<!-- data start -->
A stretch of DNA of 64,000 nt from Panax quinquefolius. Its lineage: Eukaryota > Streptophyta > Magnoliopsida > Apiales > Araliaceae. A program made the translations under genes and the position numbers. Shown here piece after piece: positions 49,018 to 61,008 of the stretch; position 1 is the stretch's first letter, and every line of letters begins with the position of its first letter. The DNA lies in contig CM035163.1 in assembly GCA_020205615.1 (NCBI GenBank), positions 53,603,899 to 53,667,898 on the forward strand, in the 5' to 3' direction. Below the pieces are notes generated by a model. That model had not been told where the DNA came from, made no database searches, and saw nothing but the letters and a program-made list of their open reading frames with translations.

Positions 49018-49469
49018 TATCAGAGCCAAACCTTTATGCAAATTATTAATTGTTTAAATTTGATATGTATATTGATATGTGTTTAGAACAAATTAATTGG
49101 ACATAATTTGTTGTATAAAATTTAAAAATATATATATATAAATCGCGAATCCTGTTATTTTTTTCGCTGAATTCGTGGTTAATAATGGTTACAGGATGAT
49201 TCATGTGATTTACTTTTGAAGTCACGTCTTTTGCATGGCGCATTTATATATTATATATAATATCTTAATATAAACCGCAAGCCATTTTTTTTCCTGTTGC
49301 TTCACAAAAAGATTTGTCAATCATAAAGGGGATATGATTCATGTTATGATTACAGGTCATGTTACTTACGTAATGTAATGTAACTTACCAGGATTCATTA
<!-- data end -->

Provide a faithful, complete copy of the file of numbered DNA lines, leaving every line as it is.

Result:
A stretch of DNA of 64,000 nt from Panax quinquefolius. Its lineage: Eukaryota > Streptophyta > Magnoliopsida > Apiales > Araliaceae. A program made the translations under genes and the position numbers. Shown here piece after piece: positions 49,018 to 61,008 of the stretch; position 1 is the stretch's first letter, and every line of letters begins with the position of its first letter. The DNA lies in contig CM035163.1 in assembly GCA_020205615.1 (NCBI GenBank), positions 53,603,899 to 53,667,898 on the forward strand, in the 5' to 3' direction. Below the pieces are notes generated by a model. That model had not been told where the DNA came from, made no database searches, and saw nothing but the letters and a program-made list of their open reading frames with translations.

Positions 49018-49469
49018 TATCAGAGCCAAACCTTTATGCAAATTATTAATTGTTTAAATTTGATATGTATATTGATATGTGTTTAGAACAAATTAATTGG
49101 ACATAATTTGTTGTATAAAATTTAAAAATATATATATATAAATCGCGAATCCTGTTATTTTTTTCGCTGAATTCGTGGTTAATAATGGTTACAGGATGAT
49201 TCATGTGATTTACTTTTGAAGTCACGTCTTTTGCATGGCGCATTTATATATTATATATAATATCTTAATATAAACCGCAAGCCATTTTTTTTCCTGTTGC
49301 TTCACAAAAAGATTTGTCAATCATAAAGGGGATATGATTCATGTTATGATTACAGGTCATGTTACTTACGTAATGTAATGTAACTTACCAGGATTCATTA